You’ve spent all day working hard on a project.
You took a short break for lunch and paused in the afternoon for an important phone call. Maybe you had a meeting with a potential new client as well.
Now it’s finally time to stop work for the day, but you realize you’re not exactly sure when you started or how long those “breaks” were…
“How many hours did I work?” you wonder, a bit panicked, as you try to figure out how you’re going to bill your client.
Does this scene feel familiar? I know it does for me.
Whether you work for yourself or you have to track hours for a company, it can get confusing when you have to calculate hours worked per day.
Luckily, there are a variety of online tools you can use, such as a free time card calculator, to ensure you get paid for every minute of your day.
In this post, I’ll walk you through the easiest ways to track your hours (with or without a free time calculator).
I’ll also explain why it’s so important to accurately track your hours and I’ll even throw in some bonus tips for better time management.
Ready? Let’s get started!
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How to Calculate Hours Per Week
There are a number of different ways to track your time as a freelancer or an employee for your company.
For simplicity’s sake, let’s focus on the most popular method using your start time and end time.
This time tracking method allows you to calculate hours worked per day, which you can then add up to calculate hours per week.
Let’s consider how to do this step-by-step.
Step 1: Determine Your Start Time and End Time
The first step is to record the exact time you begin working, as well as the exact time you “clock out” for the day.
You can do this manually, use a timer feature on your phone, or input it into a software solution.
For this example, let’s say that you began work at 8:30 am and you ended your day at 5:45 pm.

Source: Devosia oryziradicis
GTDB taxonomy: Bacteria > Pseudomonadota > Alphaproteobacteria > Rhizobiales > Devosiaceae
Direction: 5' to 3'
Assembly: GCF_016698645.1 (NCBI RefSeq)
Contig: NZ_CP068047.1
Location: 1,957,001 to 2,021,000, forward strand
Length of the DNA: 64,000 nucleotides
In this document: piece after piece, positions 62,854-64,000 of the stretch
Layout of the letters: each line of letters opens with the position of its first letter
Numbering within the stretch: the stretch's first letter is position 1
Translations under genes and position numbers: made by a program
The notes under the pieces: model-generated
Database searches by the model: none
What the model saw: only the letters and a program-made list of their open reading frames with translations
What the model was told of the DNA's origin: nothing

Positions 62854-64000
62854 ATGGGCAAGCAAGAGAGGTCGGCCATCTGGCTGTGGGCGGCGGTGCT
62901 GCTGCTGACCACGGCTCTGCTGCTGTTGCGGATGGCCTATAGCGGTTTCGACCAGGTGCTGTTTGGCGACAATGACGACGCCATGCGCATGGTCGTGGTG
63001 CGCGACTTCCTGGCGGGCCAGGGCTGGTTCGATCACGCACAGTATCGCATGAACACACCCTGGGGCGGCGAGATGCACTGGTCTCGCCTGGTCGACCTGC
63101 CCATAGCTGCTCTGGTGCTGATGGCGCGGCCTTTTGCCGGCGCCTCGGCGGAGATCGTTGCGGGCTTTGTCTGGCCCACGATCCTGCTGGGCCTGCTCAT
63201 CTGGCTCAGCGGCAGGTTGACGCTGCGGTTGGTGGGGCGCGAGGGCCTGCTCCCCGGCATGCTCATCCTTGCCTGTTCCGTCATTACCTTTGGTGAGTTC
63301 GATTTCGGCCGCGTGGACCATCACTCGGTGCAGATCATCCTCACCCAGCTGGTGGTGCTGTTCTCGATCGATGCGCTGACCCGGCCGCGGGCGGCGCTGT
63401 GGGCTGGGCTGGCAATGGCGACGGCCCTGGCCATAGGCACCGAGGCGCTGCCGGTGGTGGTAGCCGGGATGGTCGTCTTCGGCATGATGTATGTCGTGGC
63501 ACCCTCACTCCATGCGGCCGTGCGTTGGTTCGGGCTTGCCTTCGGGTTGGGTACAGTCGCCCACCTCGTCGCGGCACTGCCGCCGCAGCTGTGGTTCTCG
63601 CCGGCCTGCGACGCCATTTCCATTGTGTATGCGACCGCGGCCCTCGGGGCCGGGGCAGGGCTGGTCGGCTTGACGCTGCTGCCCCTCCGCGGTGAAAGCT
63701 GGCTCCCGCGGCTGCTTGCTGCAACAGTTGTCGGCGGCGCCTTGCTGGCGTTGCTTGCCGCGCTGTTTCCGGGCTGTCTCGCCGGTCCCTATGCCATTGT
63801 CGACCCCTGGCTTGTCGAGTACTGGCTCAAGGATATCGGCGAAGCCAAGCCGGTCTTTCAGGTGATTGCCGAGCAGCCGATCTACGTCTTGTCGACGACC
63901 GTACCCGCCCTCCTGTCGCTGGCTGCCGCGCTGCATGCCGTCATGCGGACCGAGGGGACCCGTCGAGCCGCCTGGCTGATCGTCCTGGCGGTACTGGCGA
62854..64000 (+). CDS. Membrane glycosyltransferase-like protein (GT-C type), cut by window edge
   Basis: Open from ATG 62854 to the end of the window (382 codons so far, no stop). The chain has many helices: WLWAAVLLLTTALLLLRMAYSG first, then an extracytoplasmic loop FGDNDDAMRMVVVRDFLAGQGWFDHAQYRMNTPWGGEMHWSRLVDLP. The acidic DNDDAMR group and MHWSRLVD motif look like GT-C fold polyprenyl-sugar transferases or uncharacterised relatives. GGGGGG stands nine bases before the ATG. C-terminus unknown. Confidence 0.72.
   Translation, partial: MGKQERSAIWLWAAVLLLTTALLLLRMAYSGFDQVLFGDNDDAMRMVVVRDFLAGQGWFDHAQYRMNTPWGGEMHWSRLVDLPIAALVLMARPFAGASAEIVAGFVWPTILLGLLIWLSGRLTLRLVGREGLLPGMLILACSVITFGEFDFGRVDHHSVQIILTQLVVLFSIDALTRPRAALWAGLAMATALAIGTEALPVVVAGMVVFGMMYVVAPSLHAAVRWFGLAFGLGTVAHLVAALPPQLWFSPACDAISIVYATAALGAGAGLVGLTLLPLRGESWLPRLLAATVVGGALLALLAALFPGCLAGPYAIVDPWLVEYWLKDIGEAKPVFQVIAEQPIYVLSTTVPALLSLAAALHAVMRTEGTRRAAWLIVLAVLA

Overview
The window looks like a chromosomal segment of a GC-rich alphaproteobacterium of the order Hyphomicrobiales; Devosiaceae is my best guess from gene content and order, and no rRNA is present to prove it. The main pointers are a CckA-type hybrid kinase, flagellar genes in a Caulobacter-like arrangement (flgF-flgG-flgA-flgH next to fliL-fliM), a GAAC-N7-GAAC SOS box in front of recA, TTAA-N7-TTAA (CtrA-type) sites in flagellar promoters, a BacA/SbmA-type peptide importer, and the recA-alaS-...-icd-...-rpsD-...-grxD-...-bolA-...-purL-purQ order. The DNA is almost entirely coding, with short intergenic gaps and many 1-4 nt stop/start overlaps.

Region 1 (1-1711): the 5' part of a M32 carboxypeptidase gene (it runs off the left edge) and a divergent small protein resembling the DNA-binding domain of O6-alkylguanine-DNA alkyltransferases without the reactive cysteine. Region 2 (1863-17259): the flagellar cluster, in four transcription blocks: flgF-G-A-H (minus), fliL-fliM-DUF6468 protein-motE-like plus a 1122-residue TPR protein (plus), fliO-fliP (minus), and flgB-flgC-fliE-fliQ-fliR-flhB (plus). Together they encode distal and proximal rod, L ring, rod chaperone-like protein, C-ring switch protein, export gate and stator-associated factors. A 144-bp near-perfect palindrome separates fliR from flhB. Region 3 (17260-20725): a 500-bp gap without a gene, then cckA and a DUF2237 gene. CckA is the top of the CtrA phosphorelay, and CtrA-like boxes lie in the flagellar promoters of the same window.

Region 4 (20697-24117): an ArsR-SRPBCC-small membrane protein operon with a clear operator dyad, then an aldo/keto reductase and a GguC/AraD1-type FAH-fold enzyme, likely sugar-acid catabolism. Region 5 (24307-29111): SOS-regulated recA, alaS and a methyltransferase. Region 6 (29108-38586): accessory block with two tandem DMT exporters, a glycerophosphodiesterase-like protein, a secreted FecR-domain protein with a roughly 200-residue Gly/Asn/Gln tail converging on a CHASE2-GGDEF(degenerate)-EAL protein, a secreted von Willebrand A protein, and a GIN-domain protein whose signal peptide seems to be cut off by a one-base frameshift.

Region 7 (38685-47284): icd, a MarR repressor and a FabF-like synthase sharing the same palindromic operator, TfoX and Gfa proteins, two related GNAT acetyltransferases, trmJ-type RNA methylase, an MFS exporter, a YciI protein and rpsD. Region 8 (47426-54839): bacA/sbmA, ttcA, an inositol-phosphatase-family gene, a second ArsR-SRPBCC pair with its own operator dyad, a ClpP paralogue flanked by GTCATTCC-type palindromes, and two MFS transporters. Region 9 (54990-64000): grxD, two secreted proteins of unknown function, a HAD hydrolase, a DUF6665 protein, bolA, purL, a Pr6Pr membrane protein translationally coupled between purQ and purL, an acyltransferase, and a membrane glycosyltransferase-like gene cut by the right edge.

Step 2: Convert These Hours to Military Time
Depending on where you’re at in the world, you may or may not use a 24-hour clock.
In the US and Canada, for example, it’s much more common to use the am/pm time format.
This is fine to use in your everyday life (especially if you’re already used to it).
But when it comes to tracking hours, the math can become a complicated mess.
To make things easiest for yourself, record your start and end times using a 24-hour military clock.
It’s easier than it might seem at first.
Any time before noon (12 pm) remains the same.
After 1 pm, simply add 12 hours to the time.
Returning to our example, 8:30 am remains 8:30. But when you convert 5:45 pm to military time, you add 5+12 to get 17:45.
Start time = 08:30
End time = 17:45
Step 3: Subtract Your Start Time From Your End Time
You’ll be glad you took the time to convert your working hours into 24-hour format when you see how easy the next step is.
Simply subtract the start time from the end time to see how many hours and minutes you worked.
17:45 – 8:30 = 9:15
Counting backwards from 17:45 (or 5:45 pm) to 8:30 am, you worked 9 hours and 15 minutes. Easy!
Step 4: Subtract Any Unpaid Breaks
This next step will vary depending on whether you’re working for yourself or an employer and how strict you need to be with reporting your hours.
Do you need to actually clock in and out of time-tracking software or an app?
Can you simply record that you took a one-hour lunch break?
Or do you need to document that you took your break from 1 pm and 2 pm?
For the sake of this example, we’ll keep things simple.
Let’s say you took an hour-long break from lunch between 1 pm and 2 pm.
9:15 – 1 = 8:15
After subtracting your unpaid lunch break, your total workday amounts to 8 hours and 15 minutes.
Be sure to check with your employer (if you’re employed) or the local regulations where you live to see if there are any other work-related laws you need to know about.